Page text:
By Sarah Puryear

Review: Lisa Brown, The Best VBS Workbook Ever (Church Publishing, 2017).

The Federalist recently ran an article highlighting the weaknesses of many children’s ministry programs, particularly Vacation Bible School curricula: They pander in pathetic ways to pop culture, skimp on thoughtful interpretations of Scripture, and leave kids with throwaway craft projects and a thin version of the Christian faith. Notable examples include Pandamania, developed by Group after one of the Kung Fu Panda movies was released. Tagline: “What happens when a pack of fun-loving panda bears invades your church?” (Answer: Your children leave the church as soon as they graduate from elementary school.) Lifeway’s Far Out Far East Rickshaw Rally was widely excoriated for its racist stereotypes, and LifeWay issued an apology to Asian Americans.

Or consider a Group curriculum that I recently encountered in preparation for my parish’s preschool VBS. It was designed to accompany the VeggieTales video “King George and the Ducky,” which is very loosely based on the story of King David’s grave injustices against Bathsheba and Uriah. The video stars King George (played by Larry the Cucumber), who likes taking baths with his rubber ducky far more than he likes going off to battle. When he spies a rubber ducky that isn’t his own, he decides to take it, sending its young owner off to battle in order to get him out of the way. The video wisely omits the gory details of David’s sins, focusing on the eighth commandment against stealing instead of the seventh commandment about adultery (or the sixth against murder).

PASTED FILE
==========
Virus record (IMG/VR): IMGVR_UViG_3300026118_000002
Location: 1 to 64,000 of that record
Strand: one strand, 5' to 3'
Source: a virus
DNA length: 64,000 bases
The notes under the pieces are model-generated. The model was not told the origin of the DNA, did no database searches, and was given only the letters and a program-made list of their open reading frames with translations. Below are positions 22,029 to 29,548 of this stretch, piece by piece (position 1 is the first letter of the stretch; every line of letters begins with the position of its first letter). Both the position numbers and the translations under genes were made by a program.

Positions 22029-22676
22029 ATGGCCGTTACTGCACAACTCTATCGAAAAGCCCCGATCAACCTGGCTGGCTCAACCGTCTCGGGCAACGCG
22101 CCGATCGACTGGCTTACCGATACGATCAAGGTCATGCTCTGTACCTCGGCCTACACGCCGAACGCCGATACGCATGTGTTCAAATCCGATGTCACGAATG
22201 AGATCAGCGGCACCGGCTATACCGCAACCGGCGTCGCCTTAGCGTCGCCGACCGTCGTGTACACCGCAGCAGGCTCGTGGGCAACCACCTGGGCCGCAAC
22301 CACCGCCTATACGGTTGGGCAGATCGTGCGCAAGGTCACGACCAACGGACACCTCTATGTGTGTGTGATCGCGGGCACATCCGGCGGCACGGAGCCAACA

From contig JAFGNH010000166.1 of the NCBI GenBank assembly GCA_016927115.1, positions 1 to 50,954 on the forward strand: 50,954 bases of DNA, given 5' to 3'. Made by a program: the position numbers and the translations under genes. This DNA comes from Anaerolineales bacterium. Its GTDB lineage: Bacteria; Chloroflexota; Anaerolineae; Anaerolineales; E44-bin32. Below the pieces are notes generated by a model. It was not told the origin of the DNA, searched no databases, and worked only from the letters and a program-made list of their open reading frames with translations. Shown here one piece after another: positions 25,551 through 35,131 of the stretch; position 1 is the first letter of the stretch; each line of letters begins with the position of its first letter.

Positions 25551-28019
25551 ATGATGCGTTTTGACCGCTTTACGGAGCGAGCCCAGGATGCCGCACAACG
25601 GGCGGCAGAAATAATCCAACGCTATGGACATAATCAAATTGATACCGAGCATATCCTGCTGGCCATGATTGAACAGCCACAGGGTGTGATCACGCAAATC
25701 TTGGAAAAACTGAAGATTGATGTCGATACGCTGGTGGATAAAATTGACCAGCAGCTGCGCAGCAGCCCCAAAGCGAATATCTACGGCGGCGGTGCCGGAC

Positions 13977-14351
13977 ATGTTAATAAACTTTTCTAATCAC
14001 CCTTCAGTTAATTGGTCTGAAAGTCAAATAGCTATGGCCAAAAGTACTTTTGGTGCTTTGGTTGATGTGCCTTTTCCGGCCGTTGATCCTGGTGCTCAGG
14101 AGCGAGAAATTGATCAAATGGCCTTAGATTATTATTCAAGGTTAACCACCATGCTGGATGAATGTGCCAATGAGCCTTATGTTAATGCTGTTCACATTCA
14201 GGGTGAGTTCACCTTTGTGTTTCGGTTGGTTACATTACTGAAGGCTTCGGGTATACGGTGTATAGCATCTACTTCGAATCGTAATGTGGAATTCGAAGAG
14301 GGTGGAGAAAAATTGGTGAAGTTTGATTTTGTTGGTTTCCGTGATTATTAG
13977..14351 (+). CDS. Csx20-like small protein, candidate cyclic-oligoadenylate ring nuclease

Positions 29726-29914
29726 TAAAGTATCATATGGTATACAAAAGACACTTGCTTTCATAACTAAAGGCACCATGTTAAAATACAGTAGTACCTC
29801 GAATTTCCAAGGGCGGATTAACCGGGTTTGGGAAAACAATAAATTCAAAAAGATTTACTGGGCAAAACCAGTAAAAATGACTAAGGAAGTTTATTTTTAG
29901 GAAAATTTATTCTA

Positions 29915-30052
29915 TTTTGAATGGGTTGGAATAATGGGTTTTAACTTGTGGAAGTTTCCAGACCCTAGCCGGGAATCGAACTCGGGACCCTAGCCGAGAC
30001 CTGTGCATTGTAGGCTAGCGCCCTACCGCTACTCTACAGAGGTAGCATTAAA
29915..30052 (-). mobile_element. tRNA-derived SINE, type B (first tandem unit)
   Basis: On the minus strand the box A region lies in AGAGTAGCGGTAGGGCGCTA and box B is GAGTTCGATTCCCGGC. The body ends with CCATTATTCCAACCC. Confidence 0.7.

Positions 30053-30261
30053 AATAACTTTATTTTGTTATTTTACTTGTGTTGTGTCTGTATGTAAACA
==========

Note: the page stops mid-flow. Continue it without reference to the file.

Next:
Upon review, I discovered that the accompanying curriculum didn’t spare a single of those gory details, however, instructing teachers to tell children how David “took” Bathsheba, impregnated her, and covered up his wrongdoing by having her husband murdered. Teachers are advised to put a fun twist on the narration, such as the following (I have paraphrased): “Hey, kids, do you think David will fess up that he’s the baby daddy? If so, stand up. If you think he will pretend he’s not, lie down and cover your eyes.” The only conclusion I could draw was that the curriculum writer wanted to spoof The Jerry Springer Show, which regularly features guests hearing the news of paternity-test results. I would have expected the curriculum department at Group to show more common sense about what’s appropriate for children’s Bible lessons; surely there are more suitable biblical accounts we can use when reminding preschoolers to share their toys.


While most curricula successfully avoid discussing adult topics, many still give rather predictable takeaway lessons for each day of the program: God loves you; be nice to your friends; don’t do things that make people unhappy; being nice will make you happy. While all children need to learn these lessons, their sum effect is to teach the religion of Moralistic Therapeutic Deism more than orthodox Christian faith.

Every VBS curriculum writer ought to ask, Is there any theological content here that is explicitly Christian, or could the children learn this same set of lessons at any non-religious preschool or daycare program? Unfortunately, these sorts of critical questions don’t seem to lead the process of curriculum development at most major publishing companies. I am vaguely aware of some newer organizations trying to release better content for children’s ministry, and I would appreciate hearing about them in the comments.